Any successful Cub Scout pack can tell you the secret to staying strong is recruiting lots of new members each spring and fall. Here are tips from experienced leaders for growing your numbers each year:
Recruit the right help.
Has your pack got an experienced professional marketer, salesperson, or even small business owner who understands how to promote? People who do sales and marketing for a living are ideally suited to understand how to recruit “customers”, which are the children and parents who are eligible to join. Our pack has a volunteer for recruiting and one for registration. The latter is responsible for tracking registrations and doing rechartering. The former attracts new families to the group. Those who are best at selling (recruiters) are not always most talented at tracking paperwork (registrars). If done properly, each role takes sufficient time to justify its own committee position.
Plan well in advance your recruiting night for both fall and spring recruiting seasons. Avoid conflicts with back-to-school nights, sports sign-up events, or other community wide events. Attend council-wide training in the months before, and put up posters in prominent community locations to raise awareness. Sending newspaper releases (download our Press Release Template to help you get started) to local papers and news websites at least three weeks in advance of the recruitment event increases the number of readers who will see and act on the announcement. Obtain membership applications and other materials from the council office well in advance. In other words, think ahead of all the necessary steps to have a successful effort. See a list of the timing for recruiting at this website.
Want to recruit at schools? Get to know the principals.
Many schools have policies against community organizations recruiting on campus, but school principals generally have wide latitude to bend these rules. You can build a relationship with a principal by having your pack do simple service projects for the school—something most community groups will never do—like picking up trash, organizing the school’s lost-and-found, or helping with a bake sale. Dropping off a box of microwave Scout popcorn is another good way to “butter up” the school office staff when you pay them a visit.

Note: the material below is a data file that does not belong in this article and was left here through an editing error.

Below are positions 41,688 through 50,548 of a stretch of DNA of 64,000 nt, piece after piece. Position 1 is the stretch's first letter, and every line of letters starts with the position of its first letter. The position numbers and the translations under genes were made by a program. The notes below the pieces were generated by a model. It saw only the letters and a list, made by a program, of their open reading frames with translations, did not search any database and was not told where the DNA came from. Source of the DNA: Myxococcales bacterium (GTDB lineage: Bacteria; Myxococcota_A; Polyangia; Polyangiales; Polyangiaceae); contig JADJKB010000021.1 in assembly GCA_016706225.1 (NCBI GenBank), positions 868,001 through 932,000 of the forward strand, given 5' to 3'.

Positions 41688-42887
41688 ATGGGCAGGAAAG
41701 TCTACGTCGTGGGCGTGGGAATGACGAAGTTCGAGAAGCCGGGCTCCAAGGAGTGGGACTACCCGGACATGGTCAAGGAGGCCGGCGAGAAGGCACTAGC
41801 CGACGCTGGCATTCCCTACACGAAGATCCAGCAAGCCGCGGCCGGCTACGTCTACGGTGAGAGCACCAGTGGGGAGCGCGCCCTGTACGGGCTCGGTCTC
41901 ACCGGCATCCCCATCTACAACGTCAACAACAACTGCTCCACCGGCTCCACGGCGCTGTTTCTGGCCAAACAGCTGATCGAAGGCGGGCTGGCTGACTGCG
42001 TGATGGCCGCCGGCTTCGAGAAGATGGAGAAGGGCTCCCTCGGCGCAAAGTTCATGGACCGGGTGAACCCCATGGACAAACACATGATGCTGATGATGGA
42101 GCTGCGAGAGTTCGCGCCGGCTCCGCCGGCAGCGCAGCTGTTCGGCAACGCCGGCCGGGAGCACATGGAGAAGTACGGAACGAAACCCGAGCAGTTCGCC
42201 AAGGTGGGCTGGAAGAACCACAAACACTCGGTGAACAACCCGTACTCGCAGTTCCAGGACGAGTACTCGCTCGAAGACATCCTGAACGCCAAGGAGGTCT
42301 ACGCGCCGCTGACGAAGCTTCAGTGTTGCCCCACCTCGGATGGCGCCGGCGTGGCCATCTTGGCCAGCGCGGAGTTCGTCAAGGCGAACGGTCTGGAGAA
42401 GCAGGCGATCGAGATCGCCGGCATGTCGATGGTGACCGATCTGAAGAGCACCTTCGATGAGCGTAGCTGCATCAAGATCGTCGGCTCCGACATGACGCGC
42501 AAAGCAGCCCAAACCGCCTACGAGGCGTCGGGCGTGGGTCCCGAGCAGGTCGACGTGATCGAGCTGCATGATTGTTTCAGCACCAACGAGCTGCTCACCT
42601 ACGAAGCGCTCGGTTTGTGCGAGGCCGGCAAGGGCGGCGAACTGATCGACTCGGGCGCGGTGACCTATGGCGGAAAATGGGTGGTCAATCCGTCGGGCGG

Is a member of your pack on the PTA? If so, that’s the best person to ask for a chance to do in-class recruiting or to distribute flyers. If you are allowed to do in-class recruiting, which is incredibly effective, send a uniformed leader with pictures of Scouts doing fun activities like these, which you’re welcome to download and use. When in front of the class, ask the kids, “Who wants to shoot a bow and arrow? Who wants to go fishing? Who wants to camp out in a tent?” And then, “You all do? Well, then who wants to join Cub Scouts?” Every hand will go up (including the girls!), which gives you a chance to hand out flyers and tell them how they can join.
Be organized on join night.
At your recruiting event, make sure all leaders are there, in uniform, and ready to talk with new families. Be sure you have plenty of copies of forms and a sample calendar of pack events. Remember terms like “pack”, “den”, “Cubmaster”, etc, are confusing to new families. Be sure to talk in plain, friendly language. Have a page on your website like this one that explains to families what it takes to join Cub Scouts. Consider publishing a Scouting glossary like this one. Feel free to plagiarize these documents.
Follow-up and follow-through.
After a family has agreed to join, immediately make sure they get enrolled in the pack email announcement list or mailing list, even if they have not yet paid dues. Make sure they receive regular contact from their den leader and the pack, so there’s no information lacking. Wait until the right time to ask them to volunteer, rather than overwhelming them at the outset. Most will happily play a role once they are “all in.”
Above all, be friendly and available to the community around you to successfully recruit. Take extra steps to communicate clearly and thoroughly. And have an open, friendly approach to newcomers. New families deserve extra special attention as they enter the exciting new world of Scouting.
You can also check out this article by Bryan on Scouting for additional tips on Cub Scout recruiting!